April 18, 2013 Do you give your zip code to retailers when you buy something? Think twice before you blurt out “90210.” WPF’s Pam Dixon spoke to Melanie Hicken of CNN Money about data brokers and how our actions and habits define us, and potentially, can shape some of our opportunities — and not
Mobile privacy — Mobile app privacy is the topic of the multistakeholder process to be undertaken this week under the direction of the US Department of Commerce. Over the weekend, a NYT article revealed that mobile carriers received more than 1.3 million requests by law enforcement for mobile data, including requests for text messages. This article is a focusing event. It is a reminder that in mobile privacy we need to put the consumer first, focus on what is important, and apply responsibility for privacy and transparency throughout the hierarchy of mobile players, from carriers to platforms to app stores to publishers to developers. It is unclear yet what segments of the hierarchy require what amounts of the burden, but what is clear is that carriers will certainly need to do a lot. It is also clear that the idea of just an icon on a screen to communicate the idea of mobile privacy to consumers is a band-aid approach at best when faced with the truth of where some of the real risks are for consumers.
LifeLock — The Federal Trade Commission began sending checks to almost a million consumers who were subscribers to the LifeLock ID theft protection service. LifeLock agreed to pay fines of $11 million to the FTC and $1 million to a group of state attorneys generals to settle charges that had been made against the company. Consumers with questions about this distribution may call 888-288-0783 or see the FTC’s web page on this, http://www.ftc.gov/refunds.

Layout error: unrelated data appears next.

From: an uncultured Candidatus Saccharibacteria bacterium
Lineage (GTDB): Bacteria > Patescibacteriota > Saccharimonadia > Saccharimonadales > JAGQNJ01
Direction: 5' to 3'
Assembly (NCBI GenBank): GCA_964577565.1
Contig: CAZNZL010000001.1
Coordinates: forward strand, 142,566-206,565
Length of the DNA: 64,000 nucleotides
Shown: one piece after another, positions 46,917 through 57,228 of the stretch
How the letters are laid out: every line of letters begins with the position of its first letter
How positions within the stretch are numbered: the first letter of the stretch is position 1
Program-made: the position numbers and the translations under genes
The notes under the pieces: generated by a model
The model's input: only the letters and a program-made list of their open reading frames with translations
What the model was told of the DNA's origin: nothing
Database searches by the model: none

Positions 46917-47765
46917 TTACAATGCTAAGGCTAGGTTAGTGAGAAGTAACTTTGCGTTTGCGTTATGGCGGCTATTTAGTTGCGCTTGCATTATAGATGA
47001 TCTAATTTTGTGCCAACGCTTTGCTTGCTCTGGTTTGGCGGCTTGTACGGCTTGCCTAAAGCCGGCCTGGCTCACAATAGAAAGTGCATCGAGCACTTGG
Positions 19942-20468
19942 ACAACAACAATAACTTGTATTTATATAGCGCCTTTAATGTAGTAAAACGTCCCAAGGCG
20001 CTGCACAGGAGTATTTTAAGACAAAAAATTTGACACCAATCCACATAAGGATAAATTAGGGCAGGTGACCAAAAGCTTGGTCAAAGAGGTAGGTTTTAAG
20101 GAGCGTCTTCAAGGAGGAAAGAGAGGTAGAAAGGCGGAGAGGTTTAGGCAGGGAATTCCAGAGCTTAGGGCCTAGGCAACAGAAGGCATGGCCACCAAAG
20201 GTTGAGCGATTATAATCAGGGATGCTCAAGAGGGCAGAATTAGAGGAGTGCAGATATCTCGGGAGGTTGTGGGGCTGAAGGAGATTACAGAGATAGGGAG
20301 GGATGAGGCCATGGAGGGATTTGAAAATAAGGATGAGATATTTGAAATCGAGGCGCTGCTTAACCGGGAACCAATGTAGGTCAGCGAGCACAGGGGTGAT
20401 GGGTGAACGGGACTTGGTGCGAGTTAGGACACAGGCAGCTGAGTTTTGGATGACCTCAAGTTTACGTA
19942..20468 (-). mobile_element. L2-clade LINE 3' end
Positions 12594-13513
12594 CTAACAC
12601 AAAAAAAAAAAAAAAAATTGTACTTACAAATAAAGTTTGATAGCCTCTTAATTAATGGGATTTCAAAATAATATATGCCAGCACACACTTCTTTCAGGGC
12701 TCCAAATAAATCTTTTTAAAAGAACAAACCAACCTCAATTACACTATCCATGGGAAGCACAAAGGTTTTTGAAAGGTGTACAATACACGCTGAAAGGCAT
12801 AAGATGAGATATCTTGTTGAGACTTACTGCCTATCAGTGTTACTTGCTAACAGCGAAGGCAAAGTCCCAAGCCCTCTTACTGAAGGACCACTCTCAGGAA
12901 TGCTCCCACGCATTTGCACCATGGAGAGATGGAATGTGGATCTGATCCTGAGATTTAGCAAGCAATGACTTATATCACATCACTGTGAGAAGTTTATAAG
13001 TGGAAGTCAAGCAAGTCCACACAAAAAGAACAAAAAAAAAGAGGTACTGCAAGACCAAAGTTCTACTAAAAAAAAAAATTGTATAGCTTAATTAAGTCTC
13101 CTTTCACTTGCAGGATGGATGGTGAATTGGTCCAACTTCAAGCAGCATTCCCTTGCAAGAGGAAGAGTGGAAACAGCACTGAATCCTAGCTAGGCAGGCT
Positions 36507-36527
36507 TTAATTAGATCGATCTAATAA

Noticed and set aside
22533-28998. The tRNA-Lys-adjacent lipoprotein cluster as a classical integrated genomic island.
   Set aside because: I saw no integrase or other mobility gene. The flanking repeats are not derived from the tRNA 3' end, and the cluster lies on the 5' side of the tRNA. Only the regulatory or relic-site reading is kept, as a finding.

Job seekers who have safety concerns such as law enforcement professionals, victims of domestic violence, and other victims of crimes such as stalking may be especially at risk
Monster.com | Consumer Alert | Job search privacy — According to the job site Monster.com, its users’ IDs and passwords, email addresses, names, phone numbers, and some “basic demographic data” were compromised in a data breach. Monster notified victims of the security breach through its web site on Friday, January 23, 2009. It is unclear how many people this notice impacts, as Monster.com did not give an estimate. In press reports, however, Monster has admitted that the breach is global, with Asia Pacific and Eastern Europe being spared. Job seekers’ information can be used like a road map for criminal ventures, including identity theft, phishing and spamming. User passwords, which Monster.com says were compromised in this breach, are especially valuable as they can potentially be used to access other sites or email accounts, especially if a person regularly uses the same passwords. The World Privacy Forum has published a consumer alert about this data breach with tips for victims. This data breach also impacts USAjobs.com, the government job search site affiliated wiith Monster.com.